Christmas at Logan’s

Back to Article
Back to Article

Christmas at Logan’s

Kate Zheng

Kate Zheng

Kate Zheng

What better way to celebrate the holiday season than to visit a festive candy cane store? Logan’s Candy Canes in Ontario has been a source of holiday cheer since 1933, with homemade candy cane recipes and with freshly made candies and chocolates.

I showed up at the shop around 20 minutes before the candy making demo. I was immediately met by a large crowd gathering around the store’s viewing window, waiting for the candy-cane making session to begin.

The store is extremely small, yet very cozy, and I immediately noticed the antique vibe. The interior design has a  1970s-inspired look, which makes the place feel all the more traditional. Pictures of family members, rich with history, are hung on the walls with a gigantic 30-pound candy cane on display. There are many rows of candies, chocolates, cakes and ice creams behind glass booths, all the treats releasing sweet aromas that waft throughout the small shop.

As candy cane making demo started, the owner of the store, Jerry Rowler, came out with a mic. He explained the candy cane making process as he demonstrated the activity behind a glass wall.

It was extremely interesting to watch as he pulled out a large glob of liquidy brown sugar and slowly kneaded it into a more condensed form of hardened candy. Then, he split the dough-like figure into three parts before adding red and green color paste to two of the three sections.

After thoroughly mixing the colors in, the owner placed the two finished sections in front of a heater, keeping the candy warm and malleable. He then took his last section of golden brown candy, added cinnamon oil into it, and stretched it on a hook until it became a bright white color.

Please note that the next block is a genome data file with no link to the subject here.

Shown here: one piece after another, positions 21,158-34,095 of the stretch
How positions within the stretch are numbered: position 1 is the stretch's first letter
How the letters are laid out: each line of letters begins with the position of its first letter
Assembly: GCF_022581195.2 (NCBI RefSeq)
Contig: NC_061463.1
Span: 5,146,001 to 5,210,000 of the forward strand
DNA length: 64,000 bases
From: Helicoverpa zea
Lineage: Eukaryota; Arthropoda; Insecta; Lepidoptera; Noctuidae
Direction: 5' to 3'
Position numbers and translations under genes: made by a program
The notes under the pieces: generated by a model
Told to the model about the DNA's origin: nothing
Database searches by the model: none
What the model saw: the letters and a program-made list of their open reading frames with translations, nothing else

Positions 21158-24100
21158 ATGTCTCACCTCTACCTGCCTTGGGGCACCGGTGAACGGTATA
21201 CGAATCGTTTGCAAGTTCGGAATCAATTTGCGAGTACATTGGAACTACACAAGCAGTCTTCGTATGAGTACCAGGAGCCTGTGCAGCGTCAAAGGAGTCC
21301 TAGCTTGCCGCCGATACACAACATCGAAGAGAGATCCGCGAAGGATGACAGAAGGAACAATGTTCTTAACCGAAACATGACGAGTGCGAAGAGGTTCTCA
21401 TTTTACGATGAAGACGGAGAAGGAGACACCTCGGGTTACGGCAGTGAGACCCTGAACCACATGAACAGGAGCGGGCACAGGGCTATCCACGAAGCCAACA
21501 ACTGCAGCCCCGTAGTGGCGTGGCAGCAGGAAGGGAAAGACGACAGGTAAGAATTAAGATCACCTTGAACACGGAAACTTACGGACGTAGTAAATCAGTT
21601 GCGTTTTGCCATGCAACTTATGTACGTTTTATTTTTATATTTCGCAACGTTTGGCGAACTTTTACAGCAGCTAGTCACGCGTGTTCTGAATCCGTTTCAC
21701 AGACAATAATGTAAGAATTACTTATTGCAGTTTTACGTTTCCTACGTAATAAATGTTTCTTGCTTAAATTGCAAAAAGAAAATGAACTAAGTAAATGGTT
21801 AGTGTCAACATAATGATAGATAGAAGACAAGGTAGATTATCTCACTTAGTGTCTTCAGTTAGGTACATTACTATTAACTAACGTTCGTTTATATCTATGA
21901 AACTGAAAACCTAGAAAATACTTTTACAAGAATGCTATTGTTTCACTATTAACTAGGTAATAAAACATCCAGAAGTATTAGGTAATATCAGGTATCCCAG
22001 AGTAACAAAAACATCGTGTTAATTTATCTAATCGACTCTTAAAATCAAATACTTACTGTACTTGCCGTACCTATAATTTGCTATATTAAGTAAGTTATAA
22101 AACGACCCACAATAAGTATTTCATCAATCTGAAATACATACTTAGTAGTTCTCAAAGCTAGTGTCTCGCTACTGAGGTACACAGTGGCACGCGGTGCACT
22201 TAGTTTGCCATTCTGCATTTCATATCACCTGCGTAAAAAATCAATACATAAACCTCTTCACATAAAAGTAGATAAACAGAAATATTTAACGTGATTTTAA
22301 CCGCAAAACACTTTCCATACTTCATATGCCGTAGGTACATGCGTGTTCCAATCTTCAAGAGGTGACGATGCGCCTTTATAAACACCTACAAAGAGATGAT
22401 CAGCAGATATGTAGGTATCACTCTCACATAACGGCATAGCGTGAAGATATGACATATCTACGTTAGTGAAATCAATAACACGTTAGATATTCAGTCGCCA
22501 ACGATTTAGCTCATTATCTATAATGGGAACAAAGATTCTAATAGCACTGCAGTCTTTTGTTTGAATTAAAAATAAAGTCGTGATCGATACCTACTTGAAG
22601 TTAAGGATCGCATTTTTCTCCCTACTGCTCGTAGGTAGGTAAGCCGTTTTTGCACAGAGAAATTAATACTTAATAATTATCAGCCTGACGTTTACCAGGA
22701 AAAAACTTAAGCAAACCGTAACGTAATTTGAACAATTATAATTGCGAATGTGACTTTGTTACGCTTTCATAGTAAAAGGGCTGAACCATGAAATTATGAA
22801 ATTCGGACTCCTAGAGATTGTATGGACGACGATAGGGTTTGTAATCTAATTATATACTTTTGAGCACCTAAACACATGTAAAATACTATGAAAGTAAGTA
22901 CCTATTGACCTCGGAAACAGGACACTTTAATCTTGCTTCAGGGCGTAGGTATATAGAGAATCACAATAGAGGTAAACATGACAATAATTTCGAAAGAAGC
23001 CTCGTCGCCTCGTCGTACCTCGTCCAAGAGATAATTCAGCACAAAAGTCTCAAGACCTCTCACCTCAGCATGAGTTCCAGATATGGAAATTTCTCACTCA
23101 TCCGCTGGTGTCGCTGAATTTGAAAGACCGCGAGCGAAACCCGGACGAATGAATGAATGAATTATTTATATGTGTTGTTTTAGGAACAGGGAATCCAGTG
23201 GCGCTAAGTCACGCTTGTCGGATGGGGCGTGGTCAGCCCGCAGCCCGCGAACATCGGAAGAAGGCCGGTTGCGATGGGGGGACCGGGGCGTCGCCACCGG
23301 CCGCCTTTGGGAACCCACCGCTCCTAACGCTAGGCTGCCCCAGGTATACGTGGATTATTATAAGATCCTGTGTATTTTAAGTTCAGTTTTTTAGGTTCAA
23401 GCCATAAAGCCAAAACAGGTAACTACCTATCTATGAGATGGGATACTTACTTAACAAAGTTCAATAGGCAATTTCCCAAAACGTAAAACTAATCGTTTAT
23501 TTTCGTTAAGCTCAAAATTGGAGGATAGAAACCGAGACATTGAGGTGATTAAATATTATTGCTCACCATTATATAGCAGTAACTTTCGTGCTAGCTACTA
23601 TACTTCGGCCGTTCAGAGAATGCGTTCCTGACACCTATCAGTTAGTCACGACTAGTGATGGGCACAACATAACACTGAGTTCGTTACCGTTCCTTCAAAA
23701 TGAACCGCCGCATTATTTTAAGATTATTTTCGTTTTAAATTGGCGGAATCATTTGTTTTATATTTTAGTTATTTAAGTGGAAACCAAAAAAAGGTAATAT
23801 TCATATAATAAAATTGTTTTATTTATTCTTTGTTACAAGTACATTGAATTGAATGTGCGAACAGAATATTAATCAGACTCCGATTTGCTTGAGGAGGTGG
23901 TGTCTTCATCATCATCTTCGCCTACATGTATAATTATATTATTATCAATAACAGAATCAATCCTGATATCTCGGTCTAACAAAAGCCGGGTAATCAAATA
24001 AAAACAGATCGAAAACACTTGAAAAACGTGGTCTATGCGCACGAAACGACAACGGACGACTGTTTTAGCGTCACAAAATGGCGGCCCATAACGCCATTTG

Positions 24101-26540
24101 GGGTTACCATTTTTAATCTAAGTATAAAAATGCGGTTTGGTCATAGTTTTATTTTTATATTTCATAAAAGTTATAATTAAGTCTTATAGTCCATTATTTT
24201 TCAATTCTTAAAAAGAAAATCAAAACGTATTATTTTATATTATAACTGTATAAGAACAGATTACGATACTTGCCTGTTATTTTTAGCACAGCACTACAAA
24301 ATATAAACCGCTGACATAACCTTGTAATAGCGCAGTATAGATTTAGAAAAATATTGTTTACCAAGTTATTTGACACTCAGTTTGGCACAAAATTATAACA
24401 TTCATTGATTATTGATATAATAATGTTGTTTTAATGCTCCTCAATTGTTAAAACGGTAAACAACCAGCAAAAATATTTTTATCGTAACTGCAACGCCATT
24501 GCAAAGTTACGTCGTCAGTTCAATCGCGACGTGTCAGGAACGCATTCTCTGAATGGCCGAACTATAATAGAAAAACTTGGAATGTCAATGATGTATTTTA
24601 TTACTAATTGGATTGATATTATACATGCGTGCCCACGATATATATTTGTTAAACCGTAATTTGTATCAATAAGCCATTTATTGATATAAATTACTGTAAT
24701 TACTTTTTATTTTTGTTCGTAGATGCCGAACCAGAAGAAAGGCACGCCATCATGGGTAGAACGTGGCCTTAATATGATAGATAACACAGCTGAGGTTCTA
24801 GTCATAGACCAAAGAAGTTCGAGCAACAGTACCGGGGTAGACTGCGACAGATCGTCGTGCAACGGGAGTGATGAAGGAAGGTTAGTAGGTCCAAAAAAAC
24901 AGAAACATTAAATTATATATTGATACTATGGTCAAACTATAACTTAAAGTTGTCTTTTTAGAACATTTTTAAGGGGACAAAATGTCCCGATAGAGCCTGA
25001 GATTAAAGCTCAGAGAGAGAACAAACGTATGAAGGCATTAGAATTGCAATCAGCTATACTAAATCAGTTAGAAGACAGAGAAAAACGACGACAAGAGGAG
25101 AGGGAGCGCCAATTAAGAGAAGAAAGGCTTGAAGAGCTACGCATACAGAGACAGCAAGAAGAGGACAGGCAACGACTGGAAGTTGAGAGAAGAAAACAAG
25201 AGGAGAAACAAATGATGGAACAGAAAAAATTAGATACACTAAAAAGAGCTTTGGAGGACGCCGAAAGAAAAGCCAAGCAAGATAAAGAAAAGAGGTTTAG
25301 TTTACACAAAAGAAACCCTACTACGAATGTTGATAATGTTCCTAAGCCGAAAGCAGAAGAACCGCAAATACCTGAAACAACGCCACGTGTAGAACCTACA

Afterwards, he laid all three parts of the candy together and rolled it out before twisting it to create the striped candy cane look. The overall process took about 20 minutes, and after cutting the long strip of candy into smaller lengths, he passed them to his co-worker, who bent the head of the candy to form a cane shape and sent it to the final packaging station.

The process was mesmerizing, and I was craving a freshly made candy cane after the demo ended. After waiting in line for around 10 minutes, I purchased a cinnamon and peppermint flavored candy cane; each was only $1.85.

The candy was truly unique, with a creamier and much less artificial taste than normal store-bought canes. The cinnamon flavor had a nice and spicy kick to it, and it was still warm when I received it. The peppermint was on the sweeter side, but also had a nice creamy texture to it, differentiating it from any other candy cane I have tasted.

Besides the candy canes, the store sells homemade fudge, chocolate and ice cream.

Another interesting addition includes exotic candies such as chocolate covered crickets or scorpion lollipops.

If one is in the mood to join the holiday spirit, I would recommend a visit to this shop since the candy is delicious and the demos are free to watch.